There are literally hundreds of potential decisions you might have to make when designing and specifying what goes in your new home built on your land.
It’s easy to get so overwhelmed that the joy just gets sucked right out of the process! We’ve worked through this process with so many clients that we’ve developed strategies and processes to keep the joy in what should be a wonderfully fulfilling process.
It requires some communication and a lot of listening on the part of the builder, but we’ve found this helps our clients really know what to expect in their custom home.
1. Communicate about what’s important and what isn’t
First, decide what you really care about and what you really don’t care about.
If you really don’t care what brand, style, and shape your new toilets will be, then just let the builder handle that detail within the scope of your budget! Tell him the toilets aren’t that important; you’ll get perfectly good ones that do exactly what they’re supposed to, and you won’t have to kill brain cells worrying about it.
On the other hand, if the size and pattern of the base molding is important to you (maybe you love the way custom millwork looks and feels!) then bring that up and make sure your builder provides plenty of options within the scope of what you like and what your budget allows.
Make sure your builder writes down what is important to you. You can keep your own record of what’s important to you, too!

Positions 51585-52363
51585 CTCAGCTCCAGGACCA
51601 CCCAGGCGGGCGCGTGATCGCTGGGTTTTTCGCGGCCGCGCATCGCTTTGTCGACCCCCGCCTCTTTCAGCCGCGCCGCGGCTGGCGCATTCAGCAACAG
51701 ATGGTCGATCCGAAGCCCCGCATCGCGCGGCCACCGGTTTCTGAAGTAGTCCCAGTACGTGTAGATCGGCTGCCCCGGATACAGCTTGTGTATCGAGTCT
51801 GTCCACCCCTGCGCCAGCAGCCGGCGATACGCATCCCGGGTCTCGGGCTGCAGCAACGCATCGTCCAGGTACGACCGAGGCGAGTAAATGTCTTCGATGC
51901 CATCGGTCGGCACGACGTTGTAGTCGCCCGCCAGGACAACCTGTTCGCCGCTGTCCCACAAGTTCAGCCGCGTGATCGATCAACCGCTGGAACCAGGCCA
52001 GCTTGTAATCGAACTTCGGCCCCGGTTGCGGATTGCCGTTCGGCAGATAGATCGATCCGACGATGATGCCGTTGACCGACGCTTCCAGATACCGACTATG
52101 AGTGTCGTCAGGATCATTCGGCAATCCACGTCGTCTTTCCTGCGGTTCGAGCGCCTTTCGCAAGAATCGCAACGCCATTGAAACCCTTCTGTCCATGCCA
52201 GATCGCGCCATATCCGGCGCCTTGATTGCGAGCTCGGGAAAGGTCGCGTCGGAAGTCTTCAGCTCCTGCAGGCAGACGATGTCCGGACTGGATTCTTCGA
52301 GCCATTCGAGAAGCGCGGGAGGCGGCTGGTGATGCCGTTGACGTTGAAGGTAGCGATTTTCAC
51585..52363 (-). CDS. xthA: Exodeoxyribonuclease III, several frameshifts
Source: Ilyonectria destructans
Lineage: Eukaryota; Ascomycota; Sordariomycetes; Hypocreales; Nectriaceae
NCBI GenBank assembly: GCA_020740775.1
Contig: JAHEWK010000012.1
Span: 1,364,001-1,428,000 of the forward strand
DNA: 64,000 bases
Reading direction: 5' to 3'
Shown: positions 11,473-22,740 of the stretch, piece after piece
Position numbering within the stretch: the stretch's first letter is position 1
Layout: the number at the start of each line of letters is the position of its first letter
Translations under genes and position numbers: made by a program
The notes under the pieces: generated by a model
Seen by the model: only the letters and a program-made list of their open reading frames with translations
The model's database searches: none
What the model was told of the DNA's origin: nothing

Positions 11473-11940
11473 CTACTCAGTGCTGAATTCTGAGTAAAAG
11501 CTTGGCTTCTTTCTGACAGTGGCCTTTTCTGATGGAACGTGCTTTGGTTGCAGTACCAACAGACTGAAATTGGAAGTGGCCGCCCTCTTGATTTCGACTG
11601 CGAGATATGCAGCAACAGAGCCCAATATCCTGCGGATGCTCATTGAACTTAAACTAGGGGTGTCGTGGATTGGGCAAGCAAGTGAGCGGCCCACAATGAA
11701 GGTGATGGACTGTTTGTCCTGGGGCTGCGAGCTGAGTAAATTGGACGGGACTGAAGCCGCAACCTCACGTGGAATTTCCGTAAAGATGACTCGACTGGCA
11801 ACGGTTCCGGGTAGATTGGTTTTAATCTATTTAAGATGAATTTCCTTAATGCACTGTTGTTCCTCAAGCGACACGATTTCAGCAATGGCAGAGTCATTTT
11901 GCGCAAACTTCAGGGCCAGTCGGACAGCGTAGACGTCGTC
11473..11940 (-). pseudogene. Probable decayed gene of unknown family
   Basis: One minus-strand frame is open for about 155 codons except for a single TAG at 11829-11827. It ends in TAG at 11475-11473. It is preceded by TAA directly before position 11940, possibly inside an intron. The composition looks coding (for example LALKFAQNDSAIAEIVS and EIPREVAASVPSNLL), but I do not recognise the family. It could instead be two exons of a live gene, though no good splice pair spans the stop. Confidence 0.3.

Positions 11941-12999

2. Let your builder choose for the items you don’t care about
You should receive a list of everything that’s going into your house, and I mean everything. If your builder can’t give you a list of everything that will go into your house, how can he really give you an accurate budget?
When I meet with clients, I have up to sixteen pages of paperwork that lists out the specifications in their house, including every detail down to the door hinges. We talk about everything that’s important to them, and once we’ve exhausted that list, I’ll finish filling out the specifications based on what I know about a client’s budget, needs, and tastes.
That way, they don’t have to spend energy worrying about some detail they really don’t care about. But I don’t make them stick with my choices!
3. Review your builder’s choices and make changes as needed
After I have specifications noted for every detail of their house, I give my clients that list (yes, all sixteen pages!) to take home and review if they choose to. They might find that everything I specified on their behalf is fine.
Or they might discover that they care a little more than they thought about a particular item—maybe they hadn’t ever thought about it before! I find that seeing everything written out helps my clients clarify what they really do and don’t want to see in their homes.
Your builder should be responsive to your thoughts on anything they’ve chosen for you. They can help you figure out what’s available to you within your budget, but within that, they should allow you to decide how much or how little input you want to have on your custom home.
Not sure how your builder will decide on the details that you don’t specifically identify? Ask how they handle that—and if you don’t like the answer, they may not be the right builder for you.